The movie documents the fall of the decadent golden days of Berlin and how gay men were taken prisoner because of innuendo or simply gossip. It is impossible not to admire the survivors who came forward to take part in this important film. The stories are real and the people are real and the emotions you will feel when you watch this are very real. It is impossible not to be struck almost senseless by what you see and hear here.


It is even hard to think about how this film was made. There are only a few survivors left and people are not eager to talk about this period. We have had many films that deal with holocaust material but gays and the holocaust has been almost completely ignored. What is sp interesting in “Paragraph 175” is that what we have is experience and emotions, we see them and we hear them and we are lucky for this because they will be gone soon.


Basically a series of interviews, the documentary has interspersed actual footage of the time with the people speaking and it is done very professionally. When we consider how many movies and documentaries have already been made about the darkest period in history but this one is special–IT IS ABOUT US. It was only 74 years old that this happened and it is almost inconceivable that it took that long to have a movie made about the treatment of gays during that time. But now that we have it, it must be seen as it explores the terrible, horrible fate of our community. This is the most powerful 80 minutes of film I have ever seen and while it is emotional and informative it does not force issues.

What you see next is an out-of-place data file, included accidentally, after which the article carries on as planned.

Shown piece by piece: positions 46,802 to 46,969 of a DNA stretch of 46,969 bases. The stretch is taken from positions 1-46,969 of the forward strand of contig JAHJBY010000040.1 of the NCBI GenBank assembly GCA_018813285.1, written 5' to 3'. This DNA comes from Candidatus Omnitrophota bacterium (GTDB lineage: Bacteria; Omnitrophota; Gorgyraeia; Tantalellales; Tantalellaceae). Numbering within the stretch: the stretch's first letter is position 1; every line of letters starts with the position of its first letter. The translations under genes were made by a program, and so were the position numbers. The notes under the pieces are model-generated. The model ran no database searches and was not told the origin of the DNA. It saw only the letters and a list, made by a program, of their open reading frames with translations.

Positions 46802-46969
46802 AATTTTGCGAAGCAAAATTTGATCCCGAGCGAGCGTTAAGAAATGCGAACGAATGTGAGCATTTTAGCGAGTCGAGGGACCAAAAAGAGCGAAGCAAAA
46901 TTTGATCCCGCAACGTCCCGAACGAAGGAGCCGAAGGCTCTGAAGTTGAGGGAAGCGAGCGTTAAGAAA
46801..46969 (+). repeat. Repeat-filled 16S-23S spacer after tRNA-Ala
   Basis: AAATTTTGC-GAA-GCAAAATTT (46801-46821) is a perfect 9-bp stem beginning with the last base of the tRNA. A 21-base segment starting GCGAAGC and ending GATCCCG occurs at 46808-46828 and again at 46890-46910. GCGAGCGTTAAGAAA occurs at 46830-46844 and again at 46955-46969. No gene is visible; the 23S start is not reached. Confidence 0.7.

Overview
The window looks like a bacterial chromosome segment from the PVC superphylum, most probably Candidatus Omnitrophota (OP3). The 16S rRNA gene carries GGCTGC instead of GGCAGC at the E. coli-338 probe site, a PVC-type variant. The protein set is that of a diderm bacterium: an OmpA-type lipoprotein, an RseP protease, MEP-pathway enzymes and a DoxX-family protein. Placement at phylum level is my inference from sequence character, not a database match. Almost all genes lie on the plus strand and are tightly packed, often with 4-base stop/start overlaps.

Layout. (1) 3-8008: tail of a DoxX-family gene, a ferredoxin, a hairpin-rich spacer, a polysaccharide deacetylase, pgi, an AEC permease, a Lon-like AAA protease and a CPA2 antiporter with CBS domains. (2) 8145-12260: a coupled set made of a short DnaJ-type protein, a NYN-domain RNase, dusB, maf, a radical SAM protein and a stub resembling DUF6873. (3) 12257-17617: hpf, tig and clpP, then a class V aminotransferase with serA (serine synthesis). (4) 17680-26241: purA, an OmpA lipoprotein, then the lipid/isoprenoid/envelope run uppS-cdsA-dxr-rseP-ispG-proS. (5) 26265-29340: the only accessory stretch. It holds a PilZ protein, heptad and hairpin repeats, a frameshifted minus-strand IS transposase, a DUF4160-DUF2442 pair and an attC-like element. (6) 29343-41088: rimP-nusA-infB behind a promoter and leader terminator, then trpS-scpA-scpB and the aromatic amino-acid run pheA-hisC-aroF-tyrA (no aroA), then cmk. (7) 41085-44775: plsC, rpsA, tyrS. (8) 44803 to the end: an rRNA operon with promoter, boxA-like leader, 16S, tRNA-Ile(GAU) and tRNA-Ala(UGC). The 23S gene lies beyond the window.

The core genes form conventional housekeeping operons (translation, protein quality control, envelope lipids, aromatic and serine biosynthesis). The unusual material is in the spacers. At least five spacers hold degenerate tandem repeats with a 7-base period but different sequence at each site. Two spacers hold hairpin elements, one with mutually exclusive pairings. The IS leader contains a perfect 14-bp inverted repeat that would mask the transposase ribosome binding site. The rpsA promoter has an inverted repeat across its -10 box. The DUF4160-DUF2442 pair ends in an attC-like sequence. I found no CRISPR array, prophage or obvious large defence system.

It made me angry and sad and the compassion I felt in the beginning for the people who shared their stories turned to rage at times. Why did we not fight back? Why did we take this? And then I realized that we had no choice, No one cared whether we lived or died and many did not believe this was happening. The movie did not have to try to depend upon human emotion, it happened naturally and this was caused by the sheer simplicity and honesty of the interviews.The only problem with “Paragraph 175” is that it was limited and this is because there are not enough survivors alive to talk about the period. The archival footage of life under Nazism and in the concentration camps is sparse and the pool of interviewees is small. This has caused the film to have t rely on family photographed and pictures of gay and lesbian Germany from the period immediately following the first World War. The narrator, British film star, Rupert Everett is the spine of the movie.


Let’s take a brief look at what Paragraph 175 said. It stated: “An unnatural sex act committed between persons of male sex is punishable by imprisonment; the loss of civil rights may also be imposed”. Yet this was never enforced until the rise of Hitler. As we watch and listen to the accounts of those interviewed, we hear stories of the most repressive nature. The stories pull at the heart because unlike the Jews they have not been able to tell their stories and have not been able to hide their feelings for so long.